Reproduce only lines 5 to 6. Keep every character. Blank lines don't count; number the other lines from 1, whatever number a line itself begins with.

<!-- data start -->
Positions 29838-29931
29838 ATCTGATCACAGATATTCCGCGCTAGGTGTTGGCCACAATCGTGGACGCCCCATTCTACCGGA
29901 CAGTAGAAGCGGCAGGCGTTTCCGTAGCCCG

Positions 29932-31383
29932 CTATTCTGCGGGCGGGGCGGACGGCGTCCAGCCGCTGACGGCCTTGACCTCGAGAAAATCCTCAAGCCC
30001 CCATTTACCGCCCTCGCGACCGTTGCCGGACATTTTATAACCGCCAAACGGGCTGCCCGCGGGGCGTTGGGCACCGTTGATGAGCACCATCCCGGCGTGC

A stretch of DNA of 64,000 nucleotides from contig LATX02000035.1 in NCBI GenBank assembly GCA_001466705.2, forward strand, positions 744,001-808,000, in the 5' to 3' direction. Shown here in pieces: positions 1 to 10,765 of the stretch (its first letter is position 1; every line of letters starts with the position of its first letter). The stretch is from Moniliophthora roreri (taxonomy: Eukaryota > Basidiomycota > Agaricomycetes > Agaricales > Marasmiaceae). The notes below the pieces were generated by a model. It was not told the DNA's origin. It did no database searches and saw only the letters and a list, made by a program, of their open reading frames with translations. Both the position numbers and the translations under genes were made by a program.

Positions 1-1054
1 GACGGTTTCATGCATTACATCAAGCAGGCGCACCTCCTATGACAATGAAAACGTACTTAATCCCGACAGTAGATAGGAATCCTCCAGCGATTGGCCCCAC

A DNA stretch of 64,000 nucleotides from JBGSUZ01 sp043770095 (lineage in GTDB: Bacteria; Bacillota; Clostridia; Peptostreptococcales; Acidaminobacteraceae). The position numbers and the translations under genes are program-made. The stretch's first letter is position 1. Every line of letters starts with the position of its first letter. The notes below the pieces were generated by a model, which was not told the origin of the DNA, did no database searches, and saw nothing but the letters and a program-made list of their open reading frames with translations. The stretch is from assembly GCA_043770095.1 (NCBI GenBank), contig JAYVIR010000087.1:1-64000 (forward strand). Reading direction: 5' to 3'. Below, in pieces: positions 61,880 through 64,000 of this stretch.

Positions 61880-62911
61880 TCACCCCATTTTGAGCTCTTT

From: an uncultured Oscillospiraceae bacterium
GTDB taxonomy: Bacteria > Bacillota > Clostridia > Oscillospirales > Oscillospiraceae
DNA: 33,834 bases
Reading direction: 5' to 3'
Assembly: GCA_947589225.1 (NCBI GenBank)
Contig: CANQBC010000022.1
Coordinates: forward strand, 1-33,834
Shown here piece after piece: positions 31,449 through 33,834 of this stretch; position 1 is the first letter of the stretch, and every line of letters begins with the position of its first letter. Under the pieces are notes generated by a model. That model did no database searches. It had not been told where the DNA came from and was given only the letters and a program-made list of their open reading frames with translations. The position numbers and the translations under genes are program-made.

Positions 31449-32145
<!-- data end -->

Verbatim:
29932 CTATTCTGCGGGCGGGGCGGACGGCGTCCAGCCGCTGACGGCCTTGACCTCGAGAAAATCCTCAAGCCC
30001 CCATTTACCGCCCTCGCGACCGTTGCCGGACATTTTATAACCGCCAAACGGGCTGCCCGCGGGGCGTTGGGCACCGTTGATGAGCACCATCCCGGCGTGC